My boyfriend just turned 18 and lost his health insurance. Where can get a health insurance policy?
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Asked May 1, 2012
The type of plans available depends on the insurance company and the state of residence. Group and individual health insurance plans are available, once he decides what type of policy best fits his needs. If he has preexisting conditions which make getting insurance more difficult, he can take in knowing that healthcare reform will make it possible for everyone to qualify for health insurance coverage, and those who purchases insurance through the workplace cannot be denied coverage for previous medical conditions already.
If your boyfriend is unemployed or unable to afford health insurance through his employer, he may be able to qualify for Medicaid, a government sponsored health plan. Qualification is based on income and ability to get coverage elsewhere, but it is worth looking into if he has problems finding conventional coverage. Additionally, all insurance companies will be required to accept people with preconceptions by 2014, so the number of choices is steadily rising while insurance policies change to meet the new laws.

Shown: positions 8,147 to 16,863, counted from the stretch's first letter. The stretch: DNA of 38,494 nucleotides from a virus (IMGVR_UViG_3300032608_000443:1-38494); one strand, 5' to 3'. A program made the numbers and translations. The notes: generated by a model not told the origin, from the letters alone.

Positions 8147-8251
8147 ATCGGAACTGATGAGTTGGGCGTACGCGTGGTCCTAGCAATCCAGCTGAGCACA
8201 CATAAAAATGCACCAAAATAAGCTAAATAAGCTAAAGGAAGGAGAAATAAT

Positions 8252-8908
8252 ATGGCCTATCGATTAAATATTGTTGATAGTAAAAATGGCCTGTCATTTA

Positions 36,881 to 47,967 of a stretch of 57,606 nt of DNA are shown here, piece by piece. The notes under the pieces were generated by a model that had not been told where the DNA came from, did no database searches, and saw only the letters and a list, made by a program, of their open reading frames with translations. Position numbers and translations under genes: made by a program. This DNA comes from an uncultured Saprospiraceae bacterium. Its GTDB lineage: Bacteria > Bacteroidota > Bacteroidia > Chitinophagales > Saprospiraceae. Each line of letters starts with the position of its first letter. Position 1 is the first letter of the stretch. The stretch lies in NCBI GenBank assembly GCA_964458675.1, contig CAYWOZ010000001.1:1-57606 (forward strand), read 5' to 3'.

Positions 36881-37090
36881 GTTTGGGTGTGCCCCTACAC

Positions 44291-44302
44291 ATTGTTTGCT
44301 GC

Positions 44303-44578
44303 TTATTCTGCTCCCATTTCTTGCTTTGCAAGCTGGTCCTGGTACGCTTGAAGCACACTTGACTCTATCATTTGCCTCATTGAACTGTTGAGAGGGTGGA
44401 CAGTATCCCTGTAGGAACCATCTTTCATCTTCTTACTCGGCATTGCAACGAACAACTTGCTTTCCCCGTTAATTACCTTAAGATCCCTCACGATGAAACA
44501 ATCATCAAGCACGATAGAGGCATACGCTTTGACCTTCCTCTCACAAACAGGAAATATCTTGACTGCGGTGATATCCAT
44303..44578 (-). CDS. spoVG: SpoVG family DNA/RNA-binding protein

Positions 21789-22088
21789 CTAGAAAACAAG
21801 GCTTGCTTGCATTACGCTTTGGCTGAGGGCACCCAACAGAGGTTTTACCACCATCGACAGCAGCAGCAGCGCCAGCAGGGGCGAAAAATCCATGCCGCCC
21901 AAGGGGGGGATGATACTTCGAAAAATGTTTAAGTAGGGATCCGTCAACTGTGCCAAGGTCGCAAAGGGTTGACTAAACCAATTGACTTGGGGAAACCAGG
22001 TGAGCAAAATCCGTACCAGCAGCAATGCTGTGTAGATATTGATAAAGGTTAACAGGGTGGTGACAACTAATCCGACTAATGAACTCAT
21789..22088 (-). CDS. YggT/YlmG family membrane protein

If your boyfriend had coverage but lost his job, he is probably eligible to continue his old coverage for as much as 18 months under the COBRA Act of 1996. Under that law, your health insurance cannot be immediately terminated sole because of something like getting laid off or losing a job. Using COBRA insurance coverage means you have to pay the full premiums amounts, but it gives him the chance to continue his old coverage until he finds a new job with a new policy. In some cases, health insurance companies will allow COBRA policies to be converted to regular health coverage.
Finally, if he still lives at home with his parents and one of them has group health insurance, he can remain on that policy for as long as he lives at home or until he is 26 years old. The same reform that will require insurance companies to offer coverage for preexisting conditions also extends the time that children can remain on the policies of their parents.
Answered May 1, 2012 by Anonymous